As a PhD student, you’ll be in the Netherlands for over 90 days and therefore, may need a visa. Students from the EU / EEA and Swiss nationals don’t need any kind of visa but must register at the town hall in the municipality you live in if you’re staying for over 4 months. Students from everywhere else must apply for an entry visa (MVV) and / or residence permit through your university. This costs about €210. Check out the website of your prospective university for more detailed visa information.
Dutch Government PhD funding
Most PhD students in the Netherlands that aren’t employed by the university are funded through a fellowship, scholarship, or grant. The Dutch Government offers a range of funding opportunities open to both Dutch and international students, from full to partial scholarships.
Nuffic is the Dutch organisation for internationalisation in education. They’re funded by the Dutch Government and aim to provide financial support for students across the world for research to improve society. They offer a range of scholarship opportunities, many of which they partner with other countries to provide including:
They also offer the Erasmus+ scholarship, which is available for international students from a range of countries. Bear in mind, with this scholarship you can only study up to 12 months of your PhD in the Netherlands. The deadline for each scholarship is different so keep an eye on application deadlines on the Nuffic finance website.
Netspar is a think tank, partially funded by Dutch government agencies that offer scholarships to PhD students in areas including economics, sociology, psychology, law and communication. They offer mostly partial scholarships, which are advertised on their website, but do fully fund some advertised projects at certain universities.
If you’re looking for a scholarship separate from a project the Netspar individual research grants may be of interest to you. This covers up to 50% of the cost of a PhD student for a maximum of 3 years. The deadline for this is around January. You can find more information about this grant on the Netspar research funding page.
The Dutch Government funds a number of research councils, many of which offer scholarships to PhD students across a range of disciplines. Often your prospective university must apply on your behalf so speak to them to see which scholarships or grants they recommend. Below are a few examples of research bodies open to funding international students:
The EURAXESS website is another source of funding and offer scholarships across Europe for home and international students. The search can be filtered by country and field of research.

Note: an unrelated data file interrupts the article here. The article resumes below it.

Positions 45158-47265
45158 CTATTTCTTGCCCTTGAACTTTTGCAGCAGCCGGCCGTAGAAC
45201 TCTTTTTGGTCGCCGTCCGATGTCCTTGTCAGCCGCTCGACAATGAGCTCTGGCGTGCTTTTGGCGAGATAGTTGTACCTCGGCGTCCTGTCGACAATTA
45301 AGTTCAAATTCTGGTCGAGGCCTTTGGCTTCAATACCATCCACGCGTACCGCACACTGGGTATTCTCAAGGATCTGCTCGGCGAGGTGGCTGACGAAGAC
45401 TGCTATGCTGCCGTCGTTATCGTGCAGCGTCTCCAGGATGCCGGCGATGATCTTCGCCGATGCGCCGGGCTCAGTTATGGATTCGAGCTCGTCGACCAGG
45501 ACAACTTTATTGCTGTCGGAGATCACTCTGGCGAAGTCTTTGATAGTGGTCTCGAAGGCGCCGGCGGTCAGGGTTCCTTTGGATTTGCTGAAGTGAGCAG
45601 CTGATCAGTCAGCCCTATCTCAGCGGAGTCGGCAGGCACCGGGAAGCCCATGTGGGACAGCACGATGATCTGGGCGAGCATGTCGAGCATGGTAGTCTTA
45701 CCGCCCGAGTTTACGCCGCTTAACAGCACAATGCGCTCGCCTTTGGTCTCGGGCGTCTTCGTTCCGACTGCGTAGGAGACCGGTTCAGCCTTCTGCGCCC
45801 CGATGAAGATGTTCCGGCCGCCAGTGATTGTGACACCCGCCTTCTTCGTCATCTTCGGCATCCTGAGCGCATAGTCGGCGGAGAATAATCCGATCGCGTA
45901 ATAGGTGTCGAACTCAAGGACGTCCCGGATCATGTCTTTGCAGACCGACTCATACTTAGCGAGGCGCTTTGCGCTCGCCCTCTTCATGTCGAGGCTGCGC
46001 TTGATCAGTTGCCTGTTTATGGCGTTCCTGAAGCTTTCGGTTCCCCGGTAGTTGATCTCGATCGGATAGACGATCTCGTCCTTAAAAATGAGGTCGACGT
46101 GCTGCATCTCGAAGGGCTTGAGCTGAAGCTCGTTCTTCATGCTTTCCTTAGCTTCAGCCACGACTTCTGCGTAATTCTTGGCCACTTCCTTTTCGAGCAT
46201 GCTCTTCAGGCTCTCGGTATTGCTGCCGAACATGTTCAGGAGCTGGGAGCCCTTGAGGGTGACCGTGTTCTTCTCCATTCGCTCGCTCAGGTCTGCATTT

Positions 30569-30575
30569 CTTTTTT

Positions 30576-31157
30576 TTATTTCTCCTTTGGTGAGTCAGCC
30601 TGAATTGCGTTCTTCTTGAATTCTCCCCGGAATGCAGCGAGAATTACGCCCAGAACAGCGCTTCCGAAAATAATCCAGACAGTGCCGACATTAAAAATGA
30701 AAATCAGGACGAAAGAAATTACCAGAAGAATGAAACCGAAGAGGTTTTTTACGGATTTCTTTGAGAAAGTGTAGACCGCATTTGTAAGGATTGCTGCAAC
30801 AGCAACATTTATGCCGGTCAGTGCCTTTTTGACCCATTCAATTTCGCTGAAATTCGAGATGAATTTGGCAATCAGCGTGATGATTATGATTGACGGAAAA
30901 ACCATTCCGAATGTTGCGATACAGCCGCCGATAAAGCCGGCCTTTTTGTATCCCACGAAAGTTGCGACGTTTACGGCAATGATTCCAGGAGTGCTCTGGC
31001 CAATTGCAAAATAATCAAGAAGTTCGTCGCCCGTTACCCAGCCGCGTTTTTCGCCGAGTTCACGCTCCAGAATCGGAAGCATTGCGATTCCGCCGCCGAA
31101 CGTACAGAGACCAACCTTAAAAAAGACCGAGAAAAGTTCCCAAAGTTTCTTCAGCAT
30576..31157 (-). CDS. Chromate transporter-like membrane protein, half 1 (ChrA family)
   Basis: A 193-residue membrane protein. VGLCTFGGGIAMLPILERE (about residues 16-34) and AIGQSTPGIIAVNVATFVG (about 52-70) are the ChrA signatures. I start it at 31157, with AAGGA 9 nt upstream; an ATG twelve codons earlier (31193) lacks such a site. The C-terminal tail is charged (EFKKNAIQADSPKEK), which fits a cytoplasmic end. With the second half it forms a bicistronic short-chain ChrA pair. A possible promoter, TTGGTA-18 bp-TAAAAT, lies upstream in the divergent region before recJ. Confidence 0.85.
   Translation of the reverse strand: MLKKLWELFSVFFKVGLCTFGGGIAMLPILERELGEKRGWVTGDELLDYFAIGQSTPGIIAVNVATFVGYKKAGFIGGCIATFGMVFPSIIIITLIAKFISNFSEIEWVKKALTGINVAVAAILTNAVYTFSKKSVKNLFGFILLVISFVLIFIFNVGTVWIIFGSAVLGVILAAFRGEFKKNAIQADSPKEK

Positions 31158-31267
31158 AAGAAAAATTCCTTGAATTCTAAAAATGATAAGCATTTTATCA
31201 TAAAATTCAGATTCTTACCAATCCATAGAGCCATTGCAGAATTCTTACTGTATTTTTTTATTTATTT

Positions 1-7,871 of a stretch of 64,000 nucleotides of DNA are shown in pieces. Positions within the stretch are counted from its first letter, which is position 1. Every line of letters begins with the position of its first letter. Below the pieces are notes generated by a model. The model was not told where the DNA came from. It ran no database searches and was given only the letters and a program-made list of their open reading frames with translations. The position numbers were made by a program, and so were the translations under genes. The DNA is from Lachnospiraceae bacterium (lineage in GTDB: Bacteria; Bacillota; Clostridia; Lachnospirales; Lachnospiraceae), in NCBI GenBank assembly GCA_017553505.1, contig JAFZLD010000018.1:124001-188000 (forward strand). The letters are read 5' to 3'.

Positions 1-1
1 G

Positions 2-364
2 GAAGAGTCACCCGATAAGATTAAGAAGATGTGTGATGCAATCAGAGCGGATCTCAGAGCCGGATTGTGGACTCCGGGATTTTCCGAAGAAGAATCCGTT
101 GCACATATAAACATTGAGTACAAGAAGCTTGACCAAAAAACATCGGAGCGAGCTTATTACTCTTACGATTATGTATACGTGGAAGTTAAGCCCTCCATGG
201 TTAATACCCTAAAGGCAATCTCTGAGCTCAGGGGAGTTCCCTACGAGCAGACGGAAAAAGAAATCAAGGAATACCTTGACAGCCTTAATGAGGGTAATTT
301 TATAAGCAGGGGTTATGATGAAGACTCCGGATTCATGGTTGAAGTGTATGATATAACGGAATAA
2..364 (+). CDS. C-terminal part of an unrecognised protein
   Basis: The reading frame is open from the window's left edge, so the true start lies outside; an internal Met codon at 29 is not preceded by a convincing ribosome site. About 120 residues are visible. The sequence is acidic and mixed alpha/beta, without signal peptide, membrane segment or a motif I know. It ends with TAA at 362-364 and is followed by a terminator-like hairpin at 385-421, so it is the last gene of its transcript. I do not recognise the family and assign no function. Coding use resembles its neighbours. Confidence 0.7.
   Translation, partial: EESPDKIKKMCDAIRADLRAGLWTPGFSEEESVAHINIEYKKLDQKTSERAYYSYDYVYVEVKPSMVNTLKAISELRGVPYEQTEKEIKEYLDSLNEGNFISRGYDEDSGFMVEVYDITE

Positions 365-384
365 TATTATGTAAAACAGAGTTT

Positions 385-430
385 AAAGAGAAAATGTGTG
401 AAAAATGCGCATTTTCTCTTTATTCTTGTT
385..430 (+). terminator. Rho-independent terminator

Industry and charities
There are many organisations interested in research in the Netherlands, whether they have a charitable goal or are commercial companies looking for new products they may offer PhD funding. These kinds of opportunities differ from year to year and can be relatively well hidden so speak to your prospective supervisor to find out which organisations are best to apply for in your research area.
Most industry-funded PhD projects are advertised through a specific university and have attached funding. However, depending on your subject area some companies may have separate scholarships you can apply for. Your prospective supervisor may have some industry contacts to suggest so speak with them about your options first.
In the Netherlands there are many charities dedicated to research that offer scholarships to PhD students, including international students as long as they are studying at a Dutch institution. Below are a few examples of charities that offer this kind of funding, though there are many, many more:
University grants and assistantships
As mentioned above most PhD students in the Netherlands are paid by their university. Many universities in the Netherlands are bound by the Collective Labour Agreement (CAO) for Dutch Universities, meaning as a PhD student you’ll be paid the same salary regardless which university of the group you study at. Currently, your salary would be around €3,247 a month before tax depending on your experience and qualifications. Since PhD students are seen as members of staff, they also receive an 8% holiday allowance and an 8.3% end of year allowance.
Often these positions are similar to assistantships, with students taking on additional task alongside their PhD research, such as teaching. However, this isn’t always the case and depends on your supervisor and the research area you study. Generally, international students are eligible for these university-funded PhD opportunities, though some will only be open to those proficient in Dutch!